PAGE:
Implication for the Long Run: Developments Last Week

John Turner


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I may be the only person to find a relationship between the hanging of Saddam Hussein and the shooting of Darrent Williams, the Brocos football player. After all, the events occurred worlds apart and in very different contexts. Even so, for me the connection is not only likely, it's indubitable.

Both men were slaughtered by people for whom the idea of solving problems by killing comes readily to mind.

We like to tell ourselves there's a chasm separating punks who murder someone after a quarrel in a nightclub and officials who send armies in support of national policies. And there is in one respect. The officials kill a lot more people than the punks do. But with respect to morality, or intelligence, or wisdom is there a big difference? In most cases I can't see it.

Both thugs and officials are operating from the same concept: that if someone does something you don't like a good way to take care of your resentment and frustration is to kill him. There's little thought given to the consequences that will flow from the killing, by either thug or official.

The killing solution needs to be shoved way down on our list of priorities -- almost out of sight as far as I'm concerned.  There's ongoing puzzlement about why we have a vastly higher murder rate than any other developed country. Has anyone suggested it could be because we have leaders who resort to killing more quickly than the officials of any other Western democracy.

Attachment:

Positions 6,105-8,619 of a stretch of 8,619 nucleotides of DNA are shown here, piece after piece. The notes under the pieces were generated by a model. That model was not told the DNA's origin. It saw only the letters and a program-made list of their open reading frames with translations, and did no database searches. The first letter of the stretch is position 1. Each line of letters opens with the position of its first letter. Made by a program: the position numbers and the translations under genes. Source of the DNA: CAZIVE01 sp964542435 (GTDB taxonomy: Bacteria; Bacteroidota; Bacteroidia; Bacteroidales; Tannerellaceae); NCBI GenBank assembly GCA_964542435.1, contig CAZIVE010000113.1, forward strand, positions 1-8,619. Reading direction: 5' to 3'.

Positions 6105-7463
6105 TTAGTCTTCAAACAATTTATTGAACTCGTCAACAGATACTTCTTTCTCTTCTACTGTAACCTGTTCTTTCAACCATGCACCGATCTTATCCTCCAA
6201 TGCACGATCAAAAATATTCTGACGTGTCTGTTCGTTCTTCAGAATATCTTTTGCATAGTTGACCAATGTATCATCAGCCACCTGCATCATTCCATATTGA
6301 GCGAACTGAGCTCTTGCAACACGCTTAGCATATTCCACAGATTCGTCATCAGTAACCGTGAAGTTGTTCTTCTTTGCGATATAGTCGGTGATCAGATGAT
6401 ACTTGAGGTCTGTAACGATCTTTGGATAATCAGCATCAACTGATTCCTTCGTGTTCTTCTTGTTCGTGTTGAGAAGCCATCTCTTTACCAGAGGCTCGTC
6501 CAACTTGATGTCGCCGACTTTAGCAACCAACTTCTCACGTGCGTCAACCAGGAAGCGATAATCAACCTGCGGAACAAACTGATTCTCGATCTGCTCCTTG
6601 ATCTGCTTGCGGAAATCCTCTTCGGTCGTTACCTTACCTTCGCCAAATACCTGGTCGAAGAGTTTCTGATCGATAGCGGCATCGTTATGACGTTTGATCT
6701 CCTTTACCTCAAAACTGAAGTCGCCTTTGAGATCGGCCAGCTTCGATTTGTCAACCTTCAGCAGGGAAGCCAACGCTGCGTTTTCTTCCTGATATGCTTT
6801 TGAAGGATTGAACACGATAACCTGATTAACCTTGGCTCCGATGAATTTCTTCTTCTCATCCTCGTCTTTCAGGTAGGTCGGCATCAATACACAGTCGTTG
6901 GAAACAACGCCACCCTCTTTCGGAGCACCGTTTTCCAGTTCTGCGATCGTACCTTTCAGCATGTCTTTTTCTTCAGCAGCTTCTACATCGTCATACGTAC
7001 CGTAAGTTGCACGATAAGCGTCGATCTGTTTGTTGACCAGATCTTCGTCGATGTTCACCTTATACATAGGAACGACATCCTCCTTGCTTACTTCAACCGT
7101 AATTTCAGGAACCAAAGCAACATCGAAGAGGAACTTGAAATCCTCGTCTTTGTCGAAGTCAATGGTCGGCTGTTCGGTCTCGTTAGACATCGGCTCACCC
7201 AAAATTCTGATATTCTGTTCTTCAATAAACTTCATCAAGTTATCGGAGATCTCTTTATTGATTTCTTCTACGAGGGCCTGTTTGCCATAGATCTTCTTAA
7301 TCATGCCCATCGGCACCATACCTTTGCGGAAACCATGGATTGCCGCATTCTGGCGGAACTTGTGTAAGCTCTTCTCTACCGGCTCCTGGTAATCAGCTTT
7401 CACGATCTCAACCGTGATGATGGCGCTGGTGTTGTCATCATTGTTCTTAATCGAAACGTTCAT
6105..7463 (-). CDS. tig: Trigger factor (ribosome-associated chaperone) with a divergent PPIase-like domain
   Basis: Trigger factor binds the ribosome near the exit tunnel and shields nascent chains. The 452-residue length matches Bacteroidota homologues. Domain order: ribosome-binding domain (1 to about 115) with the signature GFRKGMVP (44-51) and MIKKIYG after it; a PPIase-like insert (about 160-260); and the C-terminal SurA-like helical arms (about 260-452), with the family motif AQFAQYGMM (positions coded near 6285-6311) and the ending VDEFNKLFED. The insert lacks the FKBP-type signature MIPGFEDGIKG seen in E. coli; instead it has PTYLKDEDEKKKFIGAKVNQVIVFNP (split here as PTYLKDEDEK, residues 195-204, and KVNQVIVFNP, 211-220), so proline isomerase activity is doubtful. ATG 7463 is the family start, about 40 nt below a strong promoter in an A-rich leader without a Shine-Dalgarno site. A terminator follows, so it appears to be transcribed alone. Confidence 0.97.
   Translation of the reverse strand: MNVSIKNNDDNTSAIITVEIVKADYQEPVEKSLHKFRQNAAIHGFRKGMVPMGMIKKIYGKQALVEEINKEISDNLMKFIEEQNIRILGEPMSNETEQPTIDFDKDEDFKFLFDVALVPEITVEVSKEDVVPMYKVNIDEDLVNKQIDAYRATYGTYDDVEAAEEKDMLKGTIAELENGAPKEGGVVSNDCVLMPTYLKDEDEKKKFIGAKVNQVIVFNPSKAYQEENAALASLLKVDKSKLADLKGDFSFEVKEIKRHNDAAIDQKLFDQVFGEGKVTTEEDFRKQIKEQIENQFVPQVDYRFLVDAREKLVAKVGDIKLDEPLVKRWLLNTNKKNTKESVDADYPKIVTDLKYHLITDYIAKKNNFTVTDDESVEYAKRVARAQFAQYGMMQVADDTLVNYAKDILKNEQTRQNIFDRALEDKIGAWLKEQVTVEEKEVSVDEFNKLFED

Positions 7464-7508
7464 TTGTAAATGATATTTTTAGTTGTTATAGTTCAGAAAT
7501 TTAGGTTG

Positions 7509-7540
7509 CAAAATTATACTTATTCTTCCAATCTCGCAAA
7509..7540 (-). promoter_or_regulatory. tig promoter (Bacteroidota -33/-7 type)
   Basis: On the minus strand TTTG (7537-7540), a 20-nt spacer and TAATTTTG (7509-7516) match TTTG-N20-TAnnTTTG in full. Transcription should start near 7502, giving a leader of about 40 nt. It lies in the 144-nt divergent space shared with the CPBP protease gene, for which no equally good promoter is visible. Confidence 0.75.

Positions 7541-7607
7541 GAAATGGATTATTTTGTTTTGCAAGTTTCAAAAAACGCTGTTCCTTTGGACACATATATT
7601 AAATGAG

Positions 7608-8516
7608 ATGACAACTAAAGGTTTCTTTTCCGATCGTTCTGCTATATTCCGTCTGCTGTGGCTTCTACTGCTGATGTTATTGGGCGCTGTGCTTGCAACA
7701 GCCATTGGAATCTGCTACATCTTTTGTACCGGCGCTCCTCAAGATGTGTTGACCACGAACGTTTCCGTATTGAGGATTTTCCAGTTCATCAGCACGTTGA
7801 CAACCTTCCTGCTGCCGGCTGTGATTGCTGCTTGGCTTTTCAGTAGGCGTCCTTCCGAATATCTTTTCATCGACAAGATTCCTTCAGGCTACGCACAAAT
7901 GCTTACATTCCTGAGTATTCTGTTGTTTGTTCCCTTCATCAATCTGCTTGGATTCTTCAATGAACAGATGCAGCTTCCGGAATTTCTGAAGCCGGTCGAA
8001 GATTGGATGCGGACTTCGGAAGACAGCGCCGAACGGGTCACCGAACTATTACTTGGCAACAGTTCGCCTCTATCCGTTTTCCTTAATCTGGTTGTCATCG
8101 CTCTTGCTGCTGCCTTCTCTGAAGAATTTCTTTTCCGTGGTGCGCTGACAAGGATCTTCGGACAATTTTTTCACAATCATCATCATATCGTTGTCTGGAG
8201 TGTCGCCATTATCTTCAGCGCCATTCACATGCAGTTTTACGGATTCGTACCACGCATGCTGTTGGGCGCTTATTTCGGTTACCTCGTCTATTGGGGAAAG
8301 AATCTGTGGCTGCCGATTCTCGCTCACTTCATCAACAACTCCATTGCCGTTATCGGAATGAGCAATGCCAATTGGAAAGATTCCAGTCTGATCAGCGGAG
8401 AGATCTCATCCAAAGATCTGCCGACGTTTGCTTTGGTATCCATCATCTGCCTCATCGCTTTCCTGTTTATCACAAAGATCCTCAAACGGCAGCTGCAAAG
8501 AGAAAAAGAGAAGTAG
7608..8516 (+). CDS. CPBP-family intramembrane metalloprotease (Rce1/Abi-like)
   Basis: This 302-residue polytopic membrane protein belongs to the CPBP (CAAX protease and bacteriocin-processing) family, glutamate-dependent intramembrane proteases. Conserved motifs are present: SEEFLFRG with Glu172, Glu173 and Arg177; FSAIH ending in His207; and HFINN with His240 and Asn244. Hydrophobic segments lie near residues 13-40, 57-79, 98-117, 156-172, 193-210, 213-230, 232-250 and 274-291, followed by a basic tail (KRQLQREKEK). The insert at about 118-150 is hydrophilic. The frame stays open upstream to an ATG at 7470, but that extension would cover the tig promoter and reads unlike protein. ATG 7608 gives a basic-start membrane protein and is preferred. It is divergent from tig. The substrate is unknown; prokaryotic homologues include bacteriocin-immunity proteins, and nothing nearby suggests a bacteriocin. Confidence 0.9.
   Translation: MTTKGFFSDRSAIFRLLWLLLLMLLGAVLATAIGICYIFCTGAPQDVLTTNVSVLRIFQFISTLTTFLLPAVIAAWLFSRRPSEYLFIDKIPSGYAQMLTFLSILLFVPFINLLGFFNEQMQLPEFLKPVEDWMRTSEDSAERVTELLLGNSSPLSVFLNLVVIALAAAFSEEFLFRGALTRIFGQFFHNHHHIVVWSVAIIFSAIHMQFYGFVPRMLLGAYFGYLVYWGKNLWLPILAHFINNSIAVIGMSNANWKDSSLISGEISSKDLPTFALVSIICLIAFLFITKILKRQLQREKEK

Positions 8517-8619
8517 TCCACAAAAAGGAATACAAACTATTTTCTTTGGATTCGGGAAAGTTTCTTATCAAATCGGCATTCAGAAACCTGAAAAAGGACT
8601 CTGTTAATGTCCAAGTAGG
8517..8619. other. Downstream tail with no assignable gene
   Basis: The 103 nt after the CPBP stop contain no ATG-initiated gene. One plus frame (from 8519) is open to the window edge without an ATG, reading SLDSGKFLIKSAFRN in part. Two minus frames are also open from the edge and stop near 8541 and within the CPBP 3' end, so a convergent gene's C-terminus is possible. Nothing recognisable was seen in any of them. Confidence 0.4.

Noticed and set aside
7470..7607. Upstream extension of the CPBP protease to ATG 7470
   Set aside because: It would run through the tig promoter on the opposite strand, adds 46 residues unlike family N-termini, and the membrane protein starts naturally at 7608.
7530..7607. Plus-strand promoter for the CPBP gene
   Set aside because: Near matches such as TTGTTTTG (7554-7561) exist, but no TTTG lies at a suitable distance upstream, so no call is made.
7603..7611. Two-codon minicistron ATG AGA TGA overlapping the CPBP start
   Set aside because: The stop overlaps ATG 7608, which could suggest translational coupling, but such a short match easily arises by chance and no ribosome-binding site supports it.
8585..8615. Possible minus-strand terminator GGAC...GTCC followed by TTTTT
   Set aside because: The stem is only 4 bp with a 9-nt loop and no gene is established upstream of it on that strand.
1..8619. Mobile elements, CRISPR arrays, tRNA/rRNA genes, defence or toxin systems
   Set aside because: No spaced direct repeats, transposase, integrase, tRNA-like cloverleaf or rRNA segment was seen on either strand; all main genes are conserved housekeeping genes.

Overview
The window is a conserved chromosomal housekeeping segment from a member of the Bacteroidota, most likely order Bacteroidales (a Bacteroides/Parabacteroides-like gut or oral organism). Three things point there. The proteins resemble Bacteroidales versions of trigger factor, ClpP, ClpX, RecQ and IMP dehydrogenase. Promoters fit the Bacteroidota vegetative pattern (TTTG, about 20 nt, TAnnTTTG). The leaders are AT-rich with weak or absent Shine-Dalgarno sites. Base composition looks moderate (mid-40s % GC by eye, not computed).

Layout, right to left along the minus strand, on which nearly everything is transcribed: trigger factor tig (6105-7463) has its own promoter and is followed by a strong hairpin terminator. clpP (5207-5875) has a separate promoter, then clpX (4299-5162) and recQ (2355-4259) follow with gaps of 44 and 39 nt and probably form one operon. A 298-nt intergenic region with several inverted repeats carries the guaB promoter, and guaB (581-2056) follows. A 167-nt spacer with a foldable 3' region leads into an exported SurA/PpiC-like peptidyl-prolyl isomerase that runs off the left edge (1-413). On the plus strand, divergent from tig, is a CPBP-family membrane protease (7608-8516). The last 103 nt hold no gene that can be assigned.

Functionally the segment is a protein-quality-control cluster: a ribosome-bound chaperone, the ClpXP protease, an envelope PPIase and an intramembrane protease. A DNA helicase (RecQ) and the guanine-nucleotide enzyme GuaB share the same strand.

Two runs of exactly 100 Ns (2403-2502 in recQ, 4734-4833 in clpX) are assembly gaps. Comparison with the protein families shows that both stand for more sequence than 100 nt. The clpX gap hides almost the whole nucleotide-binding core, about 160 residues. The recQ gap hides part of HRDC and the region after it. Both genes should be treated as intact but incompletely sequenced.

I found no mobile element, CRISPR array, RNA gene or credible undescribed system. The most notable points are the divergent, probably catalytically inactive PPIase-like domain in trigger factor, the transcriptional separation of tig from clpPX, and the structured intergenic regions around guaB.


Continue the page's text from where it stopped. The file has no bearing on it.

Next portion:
We need to recall that in the minds of the thugs, the president is their leader too.


Bad Manners

On CBS News last night, Katie Couric informed us that the hanging of Saddam Hussein was supposed to be a "solemn and dignified" event. Now, however, we see it was marred by people taunting him just before he was done in. I'm trying hard to get this but I don't think I'm going to make it. You put a man on a platform with a hole in it. You knot a big rope around his neck and kick him into the hole. You snap his neck. That's solemn and dignified. But if you call him names, that's disgraceful.

We have a curious code of manners. I wonder who wrote those phrases for Katie. Might she have written them herself? Whoever did it, did he or she pause over the terms "solemn" and "dignified"? Was there just a momentary flickering in the brain that said, "Wait a minute. Hanging is solemn and dignified?"

Moments of reflection about the meaning of words seem almost to have disappeared from our public discourse. Either there's no time for them, or no mind. No matter which, the degradation of language continues to inject decay into the social psyche.


False Virtue

Over the next couple weeks we will hear much about bipartisanship. And as it becomes evident there is no such force in American politics there will be wails bemoaning its absence and the lack of the so-called comity that goes with it.  All of it will be nonsense.

Bipartisanship as a desirable condition is based on the concept that all Americans want the same things for their country and that they divide into parties because of disputes over the best way to get them. It's a fallacious theory.

We do not all want the same things for America and the main reason we have parties is because of conflicting visions of what our country ought to be. Certainly, I don't want the same things for America George Bush wants. If you were to lay out all the political issues confronting the American electorate I doubt there would be overlap between Bush and myself on even ten percent of the items. To put it bluntly, his vision of an earthly paradise is my nightmare of earthly hell. So what is it we're going to be bipartisan about?